What do Hackers want from IoT devices?
The Internet of Things is in the midst of a monumental boom at the moment. With projections pointing to upwards of a dizzying 12.3 Billion connected devices worldwide. And it’s quite easy to see why - the internet is by far the most precious of all our technological innovations. Quite simply put, it is rather safe to say that the internet is nearly single handedly responsible for the technological and commercial feats of today’s world.
IoT takes this incredibly powerful tool and literally brings the power of the internet to all kinds of objects that perform various functions around us. The premise is simple really - connecting small devices to the internet makes them a lot more useful and efficient.
In recent years, all sorts of previously one dimensional devices such as light bulbs, cars, doorbells, TVs, even entire cities have turned smart thanks to the power of wireless sensors, artificial intelligence and state-of-the-art energy harvesting technologies. When these little everyday devices, or nodes as they’re called, are connected to the internet such that they can communicate with each other and exchange information through a central server - this makes them incredibly efficient and economical. Moreover, their functionality gets a huge boost when they’re able to function autonomously.
However, with opportunity comes risk - while throwing the shackles off the internet and bringing it to billions of devices has a lot of advantages. It also opens the door to potential security concerns. With the internet of things, we are able to improve the connectivity and livability of our everyday lives significantly. However, this also throws the door of possibility open to those with malicious intent. It is predicted that there will be 40 billion connected IoT nodes by 2025 - This means that hackers are theoretically going to have that many entry points into computing resources that they could use for crypto-currency mining or in a DDoS operation.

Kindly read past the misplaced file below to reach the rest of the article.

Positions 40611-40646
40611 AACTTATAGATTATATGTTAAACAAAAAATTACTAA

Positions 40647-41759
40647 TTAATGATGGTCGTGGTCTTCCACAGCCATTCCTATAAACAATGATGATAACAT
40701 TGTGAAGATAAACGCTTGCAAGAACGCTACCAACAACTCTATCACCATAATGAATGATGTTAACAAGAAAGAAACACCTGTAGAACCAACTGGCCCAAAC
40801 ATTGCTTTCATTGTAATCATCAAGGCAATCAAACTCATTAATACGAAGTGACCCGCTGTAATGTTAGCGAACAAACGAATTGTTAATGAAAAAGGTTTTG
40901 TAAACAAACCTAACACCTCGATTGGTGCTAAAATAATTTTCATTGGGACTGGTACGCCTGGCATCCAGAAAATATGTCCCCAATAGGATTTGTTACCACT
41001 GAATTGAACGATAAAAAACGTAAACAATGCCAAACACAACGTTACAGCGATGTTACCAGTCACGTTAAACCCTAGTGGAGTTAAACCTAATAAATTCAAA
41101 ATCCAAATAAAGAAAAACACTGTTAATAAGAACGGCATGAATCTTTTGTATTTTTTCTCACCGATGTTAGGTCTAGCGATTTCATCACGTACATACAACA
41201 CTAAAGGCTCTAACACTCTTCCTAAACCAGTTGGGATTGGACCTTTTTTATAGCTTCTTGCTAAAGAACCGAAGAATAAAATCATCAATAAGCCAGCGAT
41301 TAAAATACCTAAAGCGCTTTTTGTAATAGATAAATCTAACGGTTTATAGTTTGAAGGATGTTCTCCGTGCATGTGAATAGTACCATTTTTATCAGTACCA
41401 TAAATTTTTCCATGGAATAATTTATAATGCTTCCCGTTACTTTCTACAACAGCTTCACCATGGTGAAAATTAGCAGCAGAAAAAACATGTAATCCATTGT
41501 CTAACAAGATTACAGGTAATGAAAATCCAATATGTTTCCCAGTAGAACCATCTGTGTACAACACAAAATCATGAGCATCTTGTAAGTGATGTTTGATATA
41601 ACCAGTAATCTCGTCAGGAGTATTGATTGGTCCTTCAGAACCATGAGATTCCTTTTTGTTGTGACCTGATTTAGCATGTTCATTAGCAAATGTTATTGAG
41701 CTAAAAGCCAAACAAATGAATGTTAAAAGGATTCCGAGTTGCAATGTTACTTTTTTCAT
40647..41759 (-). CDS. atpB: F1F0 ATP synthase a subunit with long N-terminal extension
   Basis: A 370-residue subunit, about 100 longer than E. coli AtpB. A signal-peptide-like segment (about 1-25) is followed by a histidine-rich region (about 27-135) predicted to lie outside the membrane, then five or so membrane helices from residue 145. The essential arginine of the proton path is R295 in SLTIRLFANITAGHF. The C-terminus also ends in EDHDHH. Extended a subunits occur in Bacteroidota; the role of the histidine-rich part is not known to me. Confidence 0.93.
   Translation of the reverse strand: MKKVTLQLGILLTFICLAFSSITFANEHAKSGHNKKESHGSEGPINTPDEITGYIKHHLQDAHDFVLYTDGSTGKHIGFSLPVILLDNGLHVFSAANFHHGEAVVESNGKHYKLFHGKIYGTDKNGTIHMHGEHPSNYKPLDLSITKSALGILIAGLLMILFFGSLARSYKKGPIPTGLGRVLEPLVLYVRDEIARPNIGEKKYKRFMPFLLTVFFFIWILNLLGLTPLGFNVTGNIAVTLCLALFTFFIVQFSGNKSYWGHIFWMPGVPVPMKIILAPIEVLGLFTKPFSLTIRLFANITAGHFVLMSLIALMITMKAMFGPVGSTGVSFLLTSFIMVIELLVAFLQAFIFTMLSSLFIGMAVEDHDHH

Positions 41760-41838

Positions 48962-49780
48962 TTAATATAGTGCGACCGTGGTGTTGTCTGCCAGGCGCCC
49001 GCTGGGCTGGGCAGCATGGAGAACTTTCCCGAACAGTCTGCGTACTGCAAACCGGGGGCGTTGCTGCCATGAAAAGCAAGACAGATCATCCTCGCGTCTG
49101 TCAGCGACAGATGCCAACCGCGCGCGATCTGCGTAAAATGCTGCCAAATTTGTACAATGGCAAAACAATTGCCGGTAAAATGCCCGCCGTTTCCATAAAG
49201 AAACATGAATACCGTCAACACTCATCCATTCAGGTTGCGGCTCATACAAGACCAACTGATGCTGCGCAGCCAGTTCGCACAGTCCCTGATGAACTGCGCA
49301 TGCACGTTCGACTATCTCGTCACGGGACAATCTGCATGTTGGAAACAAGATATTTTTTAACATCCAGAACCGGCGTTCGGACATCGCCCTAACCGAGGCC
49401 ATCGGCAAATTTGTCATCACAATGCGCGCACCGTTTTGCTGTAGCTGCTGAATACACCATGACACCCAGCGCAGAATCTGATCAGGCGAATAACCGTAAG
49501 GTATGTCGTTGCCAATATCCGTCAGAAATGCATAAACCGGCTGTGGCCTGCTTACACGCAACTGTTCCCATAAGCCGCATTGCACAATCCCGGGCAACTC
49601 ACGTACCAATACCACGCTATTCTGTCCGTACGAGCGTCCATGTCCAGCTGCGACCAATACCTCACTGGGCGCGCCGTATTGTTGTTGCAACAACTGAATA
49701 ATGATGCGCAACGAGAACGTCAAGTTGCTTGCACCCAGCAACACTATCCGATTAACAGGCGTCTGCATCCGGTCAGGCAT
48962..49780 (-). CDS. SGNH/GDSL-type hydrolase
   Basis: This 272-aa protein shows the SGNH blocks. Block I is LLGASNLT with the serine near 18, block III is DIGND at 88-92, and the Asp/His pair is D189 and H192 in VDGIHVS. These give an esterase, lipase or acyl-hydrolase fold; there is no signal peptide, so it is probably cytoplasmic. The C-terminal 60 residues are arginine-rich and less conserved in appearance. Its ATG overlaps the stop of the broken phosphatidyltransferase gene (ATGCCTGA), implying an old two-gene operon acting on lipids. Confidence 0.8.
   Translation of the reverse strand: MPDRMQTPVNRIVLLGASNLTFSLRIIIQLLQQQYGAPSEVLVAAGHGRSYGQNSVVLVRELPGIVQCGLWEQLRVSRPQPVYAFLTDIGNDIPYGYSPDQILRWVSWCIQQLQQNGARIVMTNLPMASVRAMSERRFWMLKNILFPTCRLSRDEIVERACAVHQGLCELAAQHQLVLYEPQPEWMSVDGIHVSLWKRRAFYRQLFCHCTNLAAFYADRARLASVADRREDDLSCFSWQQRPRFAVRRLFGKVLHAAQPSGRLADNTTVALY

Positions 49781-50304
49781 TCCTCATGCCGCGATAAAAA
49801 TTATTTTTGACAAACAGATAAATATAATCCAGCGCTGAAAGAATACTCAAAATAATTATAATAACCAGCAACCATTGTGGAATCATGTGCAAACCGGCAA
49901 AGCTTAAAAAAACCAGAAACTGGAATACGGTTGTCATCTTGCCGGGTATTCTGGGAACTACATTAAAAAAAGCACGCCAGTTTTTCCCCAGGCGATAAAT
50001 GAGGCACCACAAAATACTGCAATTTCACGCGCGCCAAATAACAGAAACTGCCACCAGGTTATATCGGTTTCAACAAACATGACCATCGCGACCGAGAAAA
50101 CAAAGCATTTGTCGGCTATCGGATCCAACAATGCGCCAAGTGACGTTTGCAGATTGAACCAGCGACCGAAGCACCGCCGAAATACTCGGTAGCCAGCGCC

Needless to say, manufacturers are well aware of the fact that cyber security is something an increasing number of people care about. People are more sensitive than ever to the threat of cyber terrorists and expect manufacturers to watch their backs. The major players in the IoT space are leaving no stone unturned in a bid to find more widespread adoption.
A team of researchers working at the NIST and University of Florida recently published their findings from an experiment that they have been conducting for the past 3 years. This 3-year long honeypot experiment was aimed at understanding what cyber attackers cherry-pick certain kinds of IoT devices to attack.
What is a honeypot? You might find yourself wondering. Put simply, a honeypot is a tool used by ethical hackers to understand how a piece of malicious software interacts with its victims. A honeypot is an isolated network that masquerades as a real network, thus luring hackers in. Well, now that you get it you probably understand why they are called honeypots.